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If you just aren't going to call an electrician have the POCO not just pull the meter but also disconnect the drop. However as often said it is what you _don't know_ you _don't know_ that can get you. Very easy for a mistake here due to lack of knowledge that can burn your house down or worse.
 
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Old 07-26-07, 04:07 PM
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the other thing it did raise red flag to me is that you did not mention how the service entriance cable drop is good shape or not above the metering box

this kind of stuff i do it just about everyday and right off the bat i can tell you that there are some code you may not aware about some change over the time

if you have old style round meter socket type genrally we throw the old round meter socket type away and get new one installed [ most old round meter socket useally rated for 60 amp service but it marked it can go up to 100 amp but i wont even upgrade the wire with exsting socket at all ]

if you have sqaure meter socket type it may be useable again but really my best advice is have the electrician take a look and that electrician can make the decison to keep the exsting meter box or scrap it and install the new one

genally majorty of electrican will put in new service entrance cable and new metering socket box


again let the electrician take care of this part

Merci , Marc
 
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Old 07-26-07, 04:49 PM
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FWIW, my round meter is 200 amp service, installed 2004.
 
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Old 07-26-07, 05:13 PM
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I just upgraded one on our rental cabin, and even as an electrician, I had the poco disconnect at the pad mount (underground). That stuff is nasty, and there is no gfci between you and that transformer. The poco did something interesting Pendragon, on mine, the guts of the square box were for a 100 amp service and they just unscrewed the contacts and installed a pair made for 200 amp service, and we were on our way. Glad I didn't have to change out the box as well.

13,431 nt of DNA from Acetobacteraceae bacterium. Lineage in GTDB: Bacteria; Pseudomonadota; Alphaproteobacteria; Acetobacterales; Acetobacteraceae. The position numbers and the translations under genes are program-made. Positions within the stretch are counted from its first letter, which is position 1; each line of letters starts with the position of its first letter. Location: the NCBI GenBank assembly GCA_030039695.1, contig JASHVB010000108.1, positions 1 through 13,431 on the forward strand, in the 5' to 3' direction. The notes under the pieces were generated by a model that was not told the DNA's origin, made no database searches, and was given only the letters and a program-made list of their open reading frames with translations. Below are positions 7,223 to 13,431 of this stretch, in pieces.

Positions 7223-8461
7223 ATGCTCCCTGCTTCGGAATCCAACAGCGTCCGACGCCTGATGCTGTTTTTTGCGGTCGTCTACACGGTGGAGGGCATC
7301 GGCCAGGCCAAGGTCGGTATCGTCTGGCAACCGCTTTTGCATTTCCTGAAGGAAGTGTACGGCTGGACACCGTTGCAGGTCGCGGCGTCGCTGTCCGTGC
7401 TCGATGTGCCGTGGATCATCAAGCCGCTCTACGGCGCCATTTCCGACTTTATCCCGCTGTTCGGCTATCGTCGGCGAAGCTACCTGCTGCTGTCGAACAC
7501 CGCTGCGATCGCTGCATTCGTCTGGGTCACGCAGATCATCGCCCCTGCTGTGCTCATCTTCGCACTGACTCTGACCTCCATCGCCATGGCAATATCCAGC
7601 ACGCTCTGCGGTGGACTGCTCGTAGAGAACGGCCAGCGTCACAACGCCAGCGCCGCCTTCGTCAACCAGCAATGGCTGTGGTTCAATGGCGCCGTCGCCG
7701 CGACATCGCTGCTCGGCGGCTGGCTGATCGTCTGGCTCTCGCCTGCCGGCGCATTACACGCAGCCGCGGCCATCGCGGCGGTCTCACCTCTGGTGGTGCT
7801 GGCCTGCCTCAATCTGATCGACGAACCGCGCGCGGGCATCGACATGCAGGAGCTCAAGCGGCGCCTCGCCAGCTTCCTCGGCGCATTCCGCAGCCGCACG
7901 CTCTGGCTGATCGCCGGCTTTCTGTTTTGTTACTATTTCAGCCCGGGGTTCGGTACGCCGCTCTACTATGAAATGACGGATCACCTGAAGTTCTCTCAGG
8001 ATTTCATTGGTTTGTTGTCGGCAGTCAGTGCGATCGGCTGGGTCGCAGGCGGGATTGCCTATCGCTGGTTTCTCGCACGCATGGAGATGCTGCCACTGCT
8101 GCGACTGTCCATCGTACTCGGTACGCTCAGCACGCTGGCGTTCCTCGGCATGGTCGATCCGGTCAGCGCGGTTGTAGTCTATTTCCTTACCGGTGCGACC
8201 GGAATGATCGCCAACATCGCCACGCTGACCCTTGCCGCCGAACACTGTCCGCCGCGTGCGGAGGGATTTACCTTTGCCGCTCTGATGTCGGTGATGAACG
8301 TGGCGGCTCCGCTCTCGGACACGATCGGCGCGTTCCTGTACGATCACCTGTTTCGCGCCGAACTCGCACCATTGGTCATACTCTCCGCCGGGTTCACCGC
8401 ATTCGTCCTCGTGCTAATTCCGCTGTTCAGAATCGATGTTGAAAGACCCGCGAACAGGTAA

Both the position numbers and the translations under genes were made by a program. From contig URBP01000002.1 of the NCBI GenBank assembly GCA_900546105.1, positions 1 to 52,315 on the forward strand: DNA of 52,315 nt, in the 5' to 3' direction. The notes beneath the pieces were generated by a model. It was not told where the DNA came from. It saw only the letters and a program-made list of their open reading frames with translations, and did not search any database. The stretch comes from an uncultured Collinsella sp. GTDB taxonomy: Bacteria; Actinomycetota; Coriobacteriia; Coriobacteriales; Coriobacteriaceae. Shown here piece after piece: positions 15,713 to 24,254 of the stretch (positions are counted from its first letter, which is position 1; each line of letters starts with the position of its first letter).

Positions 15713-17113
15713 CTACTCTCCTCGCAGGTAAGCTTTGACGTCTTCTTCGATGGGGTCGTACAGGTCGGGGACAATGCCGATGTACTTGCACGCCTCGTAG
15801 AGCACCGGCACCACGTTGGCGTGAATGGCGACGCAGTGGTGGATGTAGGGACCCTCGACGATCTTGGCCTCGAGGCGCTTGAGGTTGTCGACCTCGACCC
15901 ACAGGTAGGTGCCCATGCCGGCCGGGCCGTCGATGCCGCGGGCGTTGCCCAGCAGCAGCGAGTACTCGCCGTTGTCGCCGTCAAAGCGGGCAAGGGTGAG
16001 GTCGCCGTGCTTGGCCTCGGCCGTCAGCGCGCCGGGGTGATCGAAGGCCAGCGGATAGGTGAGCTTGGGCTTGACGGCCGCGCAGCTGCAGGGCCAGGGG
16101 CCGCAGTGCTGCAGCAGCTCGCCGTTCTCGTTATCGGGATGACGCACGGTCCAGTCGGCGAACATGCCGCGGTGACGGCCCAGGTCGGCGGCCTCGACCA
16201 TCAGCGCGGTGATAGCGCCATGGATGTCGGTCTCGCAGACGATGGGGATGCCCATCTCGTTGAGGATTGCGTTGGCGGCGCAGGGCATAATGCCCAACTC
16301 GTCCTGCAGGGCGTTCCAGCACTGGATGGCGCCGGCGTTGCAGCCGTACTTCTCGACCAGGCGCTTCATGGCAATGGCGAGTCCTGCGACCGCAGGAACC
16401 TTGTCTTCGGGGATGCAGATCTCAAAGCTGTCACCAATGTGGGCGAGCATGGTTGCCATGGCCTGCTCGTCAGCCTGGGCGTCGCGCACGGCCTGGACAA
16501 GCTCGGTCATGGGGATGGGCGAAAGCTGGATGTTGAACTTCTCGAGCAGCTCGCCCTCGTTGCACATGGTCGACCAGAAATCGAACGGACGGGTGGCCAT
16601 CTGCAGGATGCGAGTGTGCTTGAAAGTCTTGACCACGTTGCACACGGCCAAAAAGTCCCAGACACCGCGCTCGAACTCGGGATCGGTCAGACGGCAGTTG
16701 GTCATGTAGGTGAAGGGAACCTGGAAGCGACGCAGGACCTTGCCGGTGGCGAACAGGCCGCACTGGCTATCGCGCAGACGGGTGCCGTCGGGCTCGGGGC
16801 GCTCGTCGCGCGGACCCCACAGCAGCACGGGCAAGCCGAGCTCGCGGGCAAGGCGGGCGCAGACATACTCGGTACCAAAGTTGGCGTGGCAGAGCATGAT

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Old 07-26-07, 05:54 PM
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Well, the box is square. Not sure I have ever seen a round meter can, or a square meter.

I know the boxes for ringed and ringless meters are the same, just the connecting structure inside is different.
 
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Old 07-26-07, 08:20 PM
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Thanks for all the replies.

I did tell the electric company that I'm not a licensed electrician and they did tell me about the load side staying energized.

I'm having an electrician give me a price. The power company can kill the electricity to my house, but they do charge for that. So if the electrician gives me a skyhigh estimate, I can still go with the power company shutting off the power instead of just pulling the meter.

Thanks,
Hilbert
 
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Old 07-27-07, 03:53 AM
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Alot of older installations have round meter sockets surface mounted. Like Frenchy said, they were only rated for 60 amps, allowing for bending in a smaller space. They were only the size of the meter itself.